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WASHINGTON - Last week saw Americans express more confidence in the US economy than in any week since Gallup started tracking daily economic confidence in 2008, according to its poll released Tuesday.
The Gallup Economic Confidence Index surged to -5 last week from -11 the previous week, in a score that beats the previous high of -8, reached two weeks ago and in early February.
The high point comes as US stock prices hit record highs and unemployment in April declined to its lowest level since December 2008, Gallup said.
The survey is separate from the broadly recognized Conference Board Consumer Confidence report, which measures how US consumers feel about the state of the economy.
Additional improvements were seen in the previously moribund housing sector, with home prices up and gas prices generally lower than they were last year, which likely boosted economic confidence, Gallup found.
The Gallup Economic Confidence Index was -22 in the first week of the year as Congress and US President Barack Obama reached a deal to avoid the "fiscal cliff", and it steadily improved to -8 in the week ending Feb 3, Gallup said.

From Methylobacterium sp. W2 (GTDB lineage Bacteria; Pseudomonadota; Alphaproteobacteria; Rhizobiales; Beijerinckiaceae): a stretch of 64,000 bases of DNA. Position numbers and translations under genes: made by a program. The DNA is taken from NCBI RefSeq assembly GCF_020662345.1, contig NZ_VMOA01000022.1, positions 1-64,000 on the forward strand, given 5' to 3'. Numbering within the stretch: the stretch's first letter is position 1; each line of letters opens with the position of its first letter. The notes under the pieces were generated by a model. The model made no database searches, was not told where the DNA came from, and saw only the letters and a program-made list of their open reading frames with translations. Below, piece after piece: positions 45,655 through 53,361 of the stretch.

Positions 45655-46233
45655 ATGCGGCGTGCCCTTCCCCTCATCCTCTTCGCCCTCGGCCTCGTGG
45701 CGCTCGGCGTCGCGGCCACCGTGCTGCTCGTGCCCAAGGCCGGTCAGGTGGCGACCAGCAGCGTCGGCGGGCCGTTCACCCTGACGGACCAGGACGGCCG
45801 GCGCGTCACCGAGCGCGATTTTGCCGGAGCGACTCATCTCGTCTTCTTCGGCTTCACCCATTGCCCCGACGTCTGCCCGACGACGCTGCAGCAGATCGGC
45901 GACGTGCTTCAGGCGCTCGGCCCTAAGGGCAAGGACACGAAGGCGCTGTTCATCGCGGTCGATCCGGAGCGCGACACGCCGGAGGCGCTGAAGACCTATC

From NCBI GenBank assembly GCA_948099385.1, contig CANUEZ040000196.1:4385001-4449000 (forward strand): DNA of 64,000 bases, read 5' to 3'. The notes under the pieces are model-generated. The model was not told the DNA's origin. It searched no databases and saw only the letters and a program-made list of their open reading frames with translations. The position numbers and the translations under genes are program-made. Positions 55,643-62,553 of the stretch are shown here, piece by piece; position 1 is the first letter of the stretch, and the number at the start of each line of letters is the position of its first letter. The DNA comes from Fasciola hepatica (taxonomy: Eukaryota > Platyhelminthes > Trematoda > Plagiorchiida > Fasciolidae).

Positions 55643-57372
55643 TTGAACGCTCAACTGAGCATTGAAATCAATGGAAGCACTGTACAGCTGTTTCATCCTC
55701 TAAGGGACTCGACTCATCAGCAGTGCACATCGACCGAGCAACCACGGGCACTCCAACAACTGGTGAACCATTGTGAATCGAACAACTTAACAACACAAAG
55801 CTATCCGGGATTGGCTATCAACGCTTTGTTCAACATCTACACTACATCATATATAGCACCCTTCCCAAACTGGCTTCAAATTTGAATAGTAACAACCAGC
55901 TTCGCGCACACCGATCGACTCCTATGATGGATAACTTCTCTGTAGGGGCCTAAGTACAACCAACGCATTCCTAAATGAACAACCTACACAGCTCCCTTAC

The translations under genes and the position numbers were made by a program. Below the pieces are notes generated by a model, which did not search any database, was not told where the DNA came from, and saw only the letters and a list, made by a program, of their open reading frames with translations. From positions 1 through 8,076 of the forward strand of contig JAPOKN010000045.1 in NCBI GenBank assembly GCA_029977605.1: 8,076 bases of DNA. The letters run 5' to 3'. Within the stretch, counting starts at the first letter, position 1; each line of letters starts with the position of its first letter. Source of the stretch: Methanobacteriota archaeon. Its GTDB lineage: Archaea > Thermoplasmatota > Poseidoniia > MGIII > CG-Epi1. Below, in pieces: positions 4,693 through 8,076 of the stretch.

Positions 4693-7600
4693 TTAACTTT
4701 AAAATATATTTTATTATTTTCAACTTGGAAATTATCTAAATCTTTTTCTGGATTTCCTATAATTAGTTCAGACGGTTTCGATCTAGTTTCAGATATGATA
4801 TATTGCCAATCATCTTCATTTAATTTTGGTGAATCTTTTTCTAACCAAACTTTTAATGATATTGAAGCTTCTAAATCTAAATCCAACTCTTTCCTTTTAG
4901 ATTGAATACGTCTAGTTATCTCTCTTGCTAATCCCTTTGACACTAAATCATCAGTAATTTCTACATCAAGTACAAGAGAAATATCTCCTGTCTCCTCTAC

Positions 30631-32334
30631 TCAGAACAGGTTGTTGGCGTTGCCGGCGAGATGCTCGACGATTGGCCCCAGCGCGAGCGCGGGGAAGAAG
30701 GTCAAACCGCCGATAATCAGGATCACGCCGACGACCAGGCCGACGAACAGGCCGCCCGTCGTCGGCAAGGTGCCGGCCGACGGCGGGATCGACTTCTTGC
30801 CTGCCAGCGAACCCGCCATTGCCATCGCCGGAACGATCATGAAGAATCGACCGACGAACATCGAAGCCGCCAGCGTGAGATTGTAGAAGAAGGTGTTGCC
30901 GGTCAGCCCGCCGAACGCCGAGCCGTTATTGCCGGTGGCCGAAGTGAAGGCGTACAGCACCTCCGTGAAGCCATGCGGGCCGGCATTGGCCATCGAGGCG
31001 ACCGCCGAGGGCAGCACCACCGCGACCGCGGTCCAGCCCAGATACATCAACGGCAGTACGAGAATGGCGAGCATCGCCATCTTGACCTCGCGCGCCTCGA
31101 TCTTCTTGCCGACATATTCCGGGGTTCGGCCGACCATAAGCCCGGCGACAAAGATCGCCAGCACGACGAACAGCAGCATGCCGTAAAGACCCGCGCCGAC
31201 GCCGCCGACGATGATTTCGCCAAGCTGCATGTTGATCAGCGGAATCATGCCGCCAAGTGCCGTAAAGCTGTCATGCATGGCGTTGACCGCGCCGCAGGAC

The Index fell sharply in the first week of March to -22 as leaders in Washington failed to reach an agreement to avoid budget sequestration cuts, but has generally trended upward in most weeks since early March, Gallup reported.
The index had not been positive since Gallup began tracking economic confidence in January 2008 and, in a broad sense, Americans had not been positive toward the economy since late 2006 and early 2007, Gallup said.
In another first, Americans' weekly perceptions of the economy's direction are more positive than negative for the first time since Gallup began tracking economic confidence daily.
Forty-nine percent of Americans now say the economy is getting better and 47 percent say it is getting worse.
However, Americans' assessments of current economic conditions remain more negative than positive, with 20 percent saying current economic conditions are excellent or good and 32 percent saying they are poor, Gallup found.